The Sunderland Pianoforte Society was founded at a public meeting on February 2nd 1943 “to encourage the study and playing of piano music by presenting at least four concerts in each season”. Initially half of each concert would be given by members and the second half by a professional pianist. After some years this arrangement was replaced by having one full evening each season devoted to members’ performances (the “Members’ Evening”), and the remaining recitals (increased to five) each season given wholly by professional pianists. That was the arrangement until the “Millennium Season” (2000/2001), when for such a special celebration the number of professional recitals was increased to eight. By that time the number of pianists among our members capable of taking part in a “members’ evening” had fallen drastically – enough to make such evenings no longer viable. We held two seasons at Sunderland University (see below) and the Officers and Committee decided to make all recitals fully professional at that time.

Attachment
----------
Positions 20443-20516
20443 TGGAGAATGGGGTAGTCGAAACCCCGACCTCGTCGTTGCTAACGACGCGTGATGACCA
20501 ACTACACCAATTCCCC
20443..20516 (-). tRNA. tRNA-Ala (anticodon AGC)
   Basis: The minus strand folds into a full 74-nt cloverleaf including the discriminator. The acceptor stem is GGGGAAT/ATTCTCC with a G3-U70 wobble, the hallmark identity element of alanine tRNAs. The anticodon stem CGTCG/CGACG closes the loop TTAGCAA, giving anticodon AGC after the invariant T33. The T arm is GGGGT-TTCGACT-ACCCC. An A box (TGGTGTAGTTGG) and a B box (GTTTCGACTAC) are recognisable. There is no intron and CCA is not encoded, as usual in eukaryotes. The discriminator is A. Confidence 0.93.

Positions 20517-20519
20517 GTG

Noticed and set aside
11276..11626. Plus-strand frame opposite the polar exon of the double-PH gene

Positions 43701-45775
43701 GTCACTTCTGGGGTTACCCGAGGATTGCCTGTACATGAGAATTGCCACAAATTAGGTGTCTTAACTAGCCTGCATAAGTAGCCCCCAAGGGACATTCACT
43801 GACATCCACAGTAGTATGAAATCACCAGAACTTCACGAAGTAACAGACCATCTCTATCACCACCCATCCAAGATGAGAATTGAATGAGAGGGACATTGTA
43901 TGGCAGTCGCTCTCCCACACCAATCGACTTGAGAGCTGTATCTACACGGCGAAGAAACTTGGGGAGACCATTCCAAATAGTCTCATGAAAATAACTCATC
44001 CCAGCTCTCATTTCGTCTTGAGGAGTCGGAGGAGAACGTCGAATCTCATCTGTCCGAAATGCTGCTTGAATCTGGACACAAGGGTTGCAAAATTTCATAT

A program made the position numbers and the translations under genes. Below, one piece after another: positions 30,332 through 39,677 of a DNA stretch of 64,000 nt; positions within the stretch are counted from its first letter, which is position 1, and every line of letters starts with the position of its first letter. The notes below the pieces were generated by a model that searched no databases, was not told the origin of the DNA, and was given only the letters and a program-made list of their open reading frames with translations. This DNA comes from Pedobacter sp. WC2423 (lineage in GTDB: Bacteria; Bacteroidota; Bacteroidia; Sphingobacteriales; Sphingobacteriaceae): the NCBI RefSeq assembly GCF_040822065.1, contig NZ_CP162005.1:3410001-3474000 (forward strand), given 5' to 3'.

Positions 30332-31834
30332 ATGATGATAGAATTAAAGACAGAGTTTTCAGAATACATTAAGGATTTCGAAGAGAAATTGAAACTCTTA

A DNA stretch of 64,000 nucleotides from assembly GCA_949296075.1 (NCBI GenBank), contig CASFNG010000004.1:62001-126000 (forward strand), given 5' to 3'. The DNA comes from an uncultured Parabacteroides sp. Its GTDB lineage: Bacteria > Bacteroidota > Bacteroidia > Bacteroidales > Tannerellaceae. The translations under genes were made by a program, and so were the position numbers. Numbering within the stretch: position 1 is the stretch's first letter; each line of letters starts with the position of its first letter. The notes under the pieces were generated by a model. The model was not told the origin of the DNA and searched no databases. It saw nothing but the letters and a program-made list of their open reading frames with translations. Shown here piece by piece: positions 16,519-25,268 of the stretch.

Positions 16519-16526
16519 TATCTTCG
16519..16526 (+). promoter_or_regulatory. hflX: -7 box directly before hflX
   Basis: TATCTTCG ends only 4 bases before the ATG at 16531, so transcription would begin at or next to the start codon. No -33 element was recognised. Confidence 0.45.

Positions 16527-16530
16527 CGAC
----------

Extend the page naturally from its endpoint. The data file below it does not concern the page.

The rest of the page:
At the beginning of its life the Society used to borrow pianos, but as the membership grew, it was decided to buy a piano for the sole use of the Society. After a great number of fund raising activities, a Steinway concert grand was purchased and this is still in use. Ted Ducker, a long-standing member of the Committee, Secretary and Chairman was instrumental in organising the purchase of a suitable piano. He sought the practical advice of the great pianist Ronald Smith who actually travelled around with him to various piano showrooms in London, trying out pianos on behalf of the Society. It was he who selected the present Steinway Model D Concert Grand in its light walnut Louis 16th style of case. This was late in 1960. Over the years many visiting artists have commented that it is probably the finest instrument that they encounter in their northern tours, and many eminent pianists have played for us. (See the complete list on our website)